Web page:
To clarify her theme, she poses the question, “What do I mean by ‘glory’?” in the first line of the first poem with the poem itself a response. For instance:

The Shekinah glory filled the temple.
Our bodies are temples.

The next poem, “Spaces Between,” gives a glimpse of the “God-centered contemplative life” the poet seeks for herself while inviting readers to stop and notice:

The spaces between things seem
to take on lives of their own.

In “The Stars Sing,” the poet pauses to take in the sweep of night sky, which she describes:

Like music engraved, blazoned across the sky,
notes – not in lined scores or measures,
but in splashes of compositions ears and eyes
aren’t attuned to hear or decipher.

Not with physical ears do I hear the music
of stars singing out from night pavilion,
graced by the moon, echoed by bugling elk,
crooning owls and sibilant wind.

The poems continue to observe and encourage observation. For instance, in “Nature Doesn’t Lie,” the poet counsels readers:

Be present to a flower, tree, or pond;
it will gradually
be present
to you in truth.

Truth comes into focus again in the poetic prayer “Wholeness and Peace,” which begins:

Lord, I don’t want to live out of
a place formed by other people’s
brokenness, false words spoken
over me, lies internalized, nor fears.

Then goes on to say:

Speak Truth in this awakened  place.
I open doors, windows, pull down
storm shutters, plank by plank,
that your Light may stream in.


May we, too, be called to Glory!




Thursday, January 16, 2020

The poetry technique of tiny


With the Internet speed of self-publishing, a poet’s rush to get published can quickly result in a lengthy poem that forgets the reader and says nothing new. It’s sort of like a one-sided, long-winded conversation – often boring to the other person.

If you even suspect this might be true of your poems, my advice is to write tiny.

Read haiku and other mini-poems.
Find out if there’s a form to follow.
Stay within the lines or syllabic count of that particular pattern.

This may sound confining but can actually be freeing as the last two years of poetry-writing have shown me. i.e., After a while, poems begin coming to you in 17 syllables.

Actually, the same is true if you start writing, in say, iambic pentameter or any other pattern. However, to stay on our present topic about the importance of little things in writing and revising, consider the senryu.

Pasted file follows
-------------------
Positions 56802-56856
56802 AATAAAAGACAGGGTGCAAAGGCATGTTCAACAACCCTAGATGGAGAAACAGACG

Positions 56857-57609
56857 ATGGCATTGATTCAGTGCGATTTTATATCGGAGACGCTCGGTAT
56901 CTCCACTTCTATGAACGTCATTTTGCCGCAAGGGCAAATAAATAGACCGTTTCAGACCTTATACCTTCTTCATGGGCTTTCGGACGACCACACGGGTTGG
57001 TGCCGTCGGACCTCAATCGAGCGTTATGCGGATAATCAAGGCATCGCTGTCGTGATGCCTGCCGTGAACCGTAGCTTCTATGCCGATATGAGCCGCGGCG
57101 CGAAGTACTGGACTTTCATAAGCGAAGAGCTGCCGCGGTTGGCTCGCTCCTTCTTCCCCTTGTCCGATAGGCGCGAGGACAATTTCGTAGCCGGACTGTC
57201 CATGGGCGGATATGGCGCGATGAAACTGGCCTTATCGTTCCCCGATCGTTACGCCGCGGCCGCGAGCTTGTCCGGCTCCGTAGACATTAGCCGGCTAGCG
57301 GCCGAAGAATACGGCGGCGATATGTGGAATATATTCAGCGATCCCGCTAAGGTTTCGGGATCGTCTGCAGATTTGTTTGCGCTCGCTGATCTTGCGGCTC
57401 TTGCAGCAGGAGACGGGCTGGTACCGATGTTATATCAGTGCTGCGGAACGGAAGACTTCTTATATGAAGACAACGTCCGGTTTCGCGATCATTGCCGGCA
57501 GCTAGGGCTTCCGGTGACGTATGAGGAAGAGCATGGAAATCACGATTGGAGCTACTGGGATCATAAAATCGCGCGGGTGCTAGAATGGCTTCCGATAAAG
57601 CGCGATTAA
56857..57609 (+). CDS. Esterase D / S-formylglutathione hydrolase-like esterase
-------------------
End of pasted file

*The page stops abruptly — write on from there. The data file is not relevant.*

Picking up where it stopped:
A senryu has the same 3-line pattern as the haiku with 5/7/5 syllables on each respective line. The difference between the two syllabic forms of poetry is in the content and purpose.

A haiku draws a quick sketch of a seasonal scene, often with a touch of humor.

A senryu presents a quick thought or insight.

This morning, for example, when I took my coffee onto the deck overlooking our little lake, this senryu came to mind:

Is it You I see?
Maybe. Probably. I don’t know.  
God is everywhere.

I went inside, wrote down those words before I forgot, then this revised version occurred to me:

Is it You I see?
Maybe. Probably. I’m not sure.
God is everywhere.

If, like most people, you’ve ever struggled with faith or moments of doubt, that poem might speak to you. So the reader could well have a part in the poem.

The capitalization of “You” is a small thing but alerts the reader to a conversation with God. The change between “I don’t know” and “I’m not sure” is small too, but weighty with possibility. For instance, if you take out that teeny tiny period ending the second line, you have an expression of doubt:

“I’m not sure God is everywhere.”

Yet another tiny change can turn the poem into a call-and-response or debate with oneself, if you simply add a line space:

Is it You I see?
Maybe. Probably. I’m not sure.

God is everywhere.

Then the small addition of italics for the last line can create further emphasis and possibly clarify the debate between doubt and faith. It might even highlight the fact that God's presence is beyond measure.

Is it You I see?
Maybe. Probably. I’m not sure.

God is everywhere.